a trading post and ferry at the crossing of the Osage River where Tuttasuggy, or Chief
Soughing-in the-Wind, of the Osage Indians had often traded with the first hunters and
trappers. The arrival of a white man's trading post on the Osage at Tuscumbia could be
said to have been a time marker for the beginning of the significant presence of the White
Man in the land of the Osage after which the Indian gradually was crowded out and soon was
to disappear from Miller County.
Now, in closing, just let me say, since a small
child, I have been fascinated by the name Tuscumbia. For some reason, it is a place in
which I have always wanted to live. About 12 years ago, my wife and my children and myself
moved here from our farm between Tuscumbia and Eugene. The more I've studied the history
of this place, the more it has excited my feelings. There is no place in the world better
than Miller County and its seat of justice. Tuscumbia has been alive since the days when
old Chief Soughing-in-the-Wind stood here in Riverside Park, beside the river which lay in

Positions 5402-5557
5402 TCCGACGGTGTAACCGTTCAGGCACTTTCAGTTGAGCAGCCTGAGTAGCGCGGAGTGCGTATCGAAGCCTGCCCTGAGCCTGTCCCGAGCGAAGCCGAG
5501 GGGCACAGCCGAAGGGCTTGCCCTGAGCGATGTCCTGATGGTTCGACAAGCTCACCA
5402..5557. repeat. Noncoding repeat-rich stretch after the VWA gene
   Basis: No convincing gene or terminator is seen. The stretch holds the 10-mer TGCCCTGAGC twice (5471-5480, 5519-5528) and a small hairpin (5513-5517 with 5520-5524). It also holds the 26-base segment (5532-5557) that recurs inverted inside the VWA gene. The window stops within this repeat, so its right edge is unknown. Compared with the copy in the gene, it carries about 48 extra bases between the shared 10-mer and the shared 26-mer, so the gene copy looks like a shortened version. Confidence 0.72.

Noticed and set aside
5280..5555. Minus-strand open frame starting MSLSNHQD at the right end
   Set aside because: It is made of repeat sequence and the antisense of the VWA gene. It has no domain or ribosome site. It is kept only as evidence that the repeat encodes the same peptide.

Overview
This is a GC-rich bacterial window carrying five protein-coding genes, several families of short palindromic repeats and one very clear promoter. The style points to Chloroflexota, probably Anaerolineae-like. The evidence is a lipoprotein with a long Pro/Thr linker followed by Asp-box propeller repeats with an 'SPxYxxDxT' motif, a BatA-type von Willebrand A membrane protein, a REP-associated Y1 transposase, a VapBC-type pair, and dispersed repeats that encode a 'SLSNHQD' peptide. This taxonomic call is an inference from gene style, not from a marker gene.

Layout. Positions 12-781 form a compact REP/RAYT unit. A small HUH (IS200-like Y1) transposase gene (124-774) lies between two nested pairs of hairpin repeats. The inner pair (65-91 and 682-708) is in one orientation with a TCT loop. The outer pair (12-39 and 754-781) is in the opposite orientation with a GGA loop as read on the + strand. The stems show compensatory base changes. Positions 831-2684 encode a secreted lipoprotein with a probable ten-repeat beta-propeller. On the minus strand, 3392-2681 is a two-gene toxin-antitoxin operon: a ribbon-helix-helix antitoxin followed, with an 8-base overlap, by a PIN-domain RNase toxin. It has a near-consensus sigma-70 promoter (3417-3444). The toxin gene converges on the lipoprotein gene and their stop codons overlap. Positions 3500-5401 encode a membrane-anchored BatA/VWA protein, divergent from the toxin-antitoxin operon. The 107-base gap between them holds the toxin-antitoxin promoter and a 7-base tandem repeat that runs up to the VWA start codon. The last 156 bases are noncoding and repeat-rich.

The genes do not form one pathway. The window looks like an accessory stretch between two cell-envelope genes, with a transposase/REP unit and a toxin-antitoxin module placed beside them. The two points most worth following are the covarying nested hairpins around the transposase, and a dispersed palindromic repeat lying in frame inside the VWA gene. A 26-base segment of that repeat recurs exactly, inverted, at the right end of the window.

the sun like a stunned snake kicked in the head, in North America's Garden of Eden, and in
the hour before dawn each morning, wailed his song prayer which was never finished, to his
grandfather, the sun.
This place in the Osage River Valley was alive then;
and you, the people, are keeping it alive today. So will it be 200 years from now!
Clyde Lee finishes his section of the History of the Indians in Miller County in his
book, The History of Miller County by recording a number of anecdotes which had
been passed along through several generations and had become a part of Miller County
folklore. Some of these legends are well known to long time Miller County residents;